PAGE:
Peptide nucleic acid-encoded libraries for microarray-based enzymatic high-throughput screening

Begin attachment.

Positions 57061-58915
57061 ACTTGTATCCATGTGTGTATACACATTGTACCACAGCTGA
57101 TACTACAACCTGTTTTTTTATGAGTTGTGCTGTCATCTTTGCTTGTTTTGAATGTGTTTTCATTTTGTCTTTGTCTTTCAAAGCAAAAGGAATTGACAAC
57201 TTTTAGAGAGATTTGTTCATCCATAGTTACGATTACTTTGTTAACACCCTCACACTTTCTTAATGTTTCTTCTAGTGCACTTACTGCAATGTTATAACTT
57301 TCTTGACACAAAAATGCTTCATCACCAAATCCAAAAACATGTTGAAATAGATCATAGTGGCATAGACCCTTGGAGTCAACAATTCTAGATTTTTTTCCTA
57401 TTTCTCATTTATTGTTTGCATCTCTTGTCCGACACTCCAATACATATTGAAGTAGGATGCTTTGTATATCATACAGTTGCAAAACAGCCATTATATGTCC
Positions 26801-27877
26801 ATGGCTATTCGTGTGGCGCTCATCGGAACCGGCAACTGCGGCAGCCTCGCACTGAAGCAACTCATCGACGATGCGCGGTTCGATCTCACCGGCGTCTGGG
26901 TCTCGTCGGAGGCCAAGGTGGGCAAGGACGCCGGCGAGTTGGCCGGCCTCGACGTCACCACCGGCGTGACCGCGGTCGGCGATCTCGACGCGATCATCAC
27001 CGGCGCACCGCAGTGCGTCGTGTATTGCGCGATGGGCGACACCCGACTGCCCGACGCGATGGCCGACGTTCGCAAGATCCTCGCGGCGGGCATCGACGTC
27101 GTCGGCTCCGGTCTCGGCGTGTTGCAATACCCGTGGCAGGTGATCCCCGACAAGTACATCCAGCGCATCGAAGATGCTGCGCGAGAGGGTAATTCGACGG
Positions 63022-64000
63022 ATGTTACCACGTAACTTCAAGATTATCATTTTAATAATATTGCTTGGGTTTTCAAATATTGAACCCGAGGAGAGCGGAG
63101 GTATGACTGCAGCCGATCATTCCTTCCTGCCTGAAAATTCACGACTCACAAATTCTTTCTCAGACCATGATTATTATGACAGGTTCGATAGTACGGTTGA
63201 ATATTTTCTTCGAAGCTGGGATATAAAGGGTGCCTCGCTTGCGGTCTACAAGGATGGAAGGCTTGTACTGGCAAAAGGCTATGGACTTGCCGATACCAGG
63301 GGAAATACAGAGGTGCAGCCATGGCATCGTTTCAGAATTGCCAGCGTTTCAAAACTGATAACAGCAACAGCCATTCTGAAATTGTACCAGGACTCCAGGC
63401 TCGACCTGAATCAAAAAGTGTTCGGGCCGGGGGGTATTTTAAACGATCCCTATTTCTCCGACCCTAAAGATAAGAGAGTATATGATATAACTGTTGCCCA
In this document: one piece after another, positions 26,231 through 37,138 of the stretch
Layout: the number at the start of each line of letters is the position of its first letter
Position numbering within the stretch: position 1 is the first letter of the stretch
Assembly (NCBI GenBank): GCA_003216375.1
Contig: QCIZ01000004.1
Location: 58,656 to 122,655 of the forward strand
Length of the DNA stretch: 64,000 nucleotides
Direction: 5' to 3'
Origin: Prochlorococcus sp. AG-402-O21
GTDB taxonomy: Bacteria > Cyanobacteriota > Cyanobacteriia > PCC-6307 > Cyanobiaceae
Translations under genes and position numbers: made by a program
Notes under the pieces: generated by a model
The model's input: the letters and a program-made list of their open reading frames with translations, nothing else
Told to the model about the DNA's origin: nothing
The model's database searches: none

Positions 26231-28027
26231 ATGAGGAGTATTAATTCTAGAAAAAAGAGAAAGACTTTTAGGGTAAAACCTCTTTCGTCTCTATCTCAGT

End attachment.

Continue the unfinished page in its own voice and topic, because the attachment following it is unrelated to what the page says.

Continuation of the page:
Protein kinases represent one of the largest families of enzymes. Due to their crucial roles in many cellular processes, protein kinases have become one of the major drug targets for pharmaceutical companies. In order to be able to determine selective substrates, elucidate pathway functionality and design potential kinase inhibitors, it is important to determine kinase substrate specificity. A 10,000-member split and mix peptide nucleic acid (PNA)-encoded peptide library was used to establish the substrate specificity of three different protein tyrosine kinases, using a DNA microarray and a Cy3-fluorescently labelled secondary anti-phosphotyrosine antibody. This approach was proven to be a powerful tool as several peptides (“hits”) were rapidly identified as good substrates for the three kinases. Split and mix combinatorial libraries can generate large peptide libraries consisting of potentially millions of compounds, but the main disadvantage is the deconvolution process required to identify active individual peptides from mixtures. The aim of the second part of the project was to build a PNA-encoded positional scanning library of FRET-based tetrapeptides to carry out microarray-based proteolytic profiling. As proof-of-principle, a 625-member library was first synthesised on solid phase using a split and mix methodology, and successfully used to profile three different proteases. The concept was then extended to the synthesis of a larger positional scanning library containing 50,625 different tetrapeptides encoded for by just 60 PNA tags.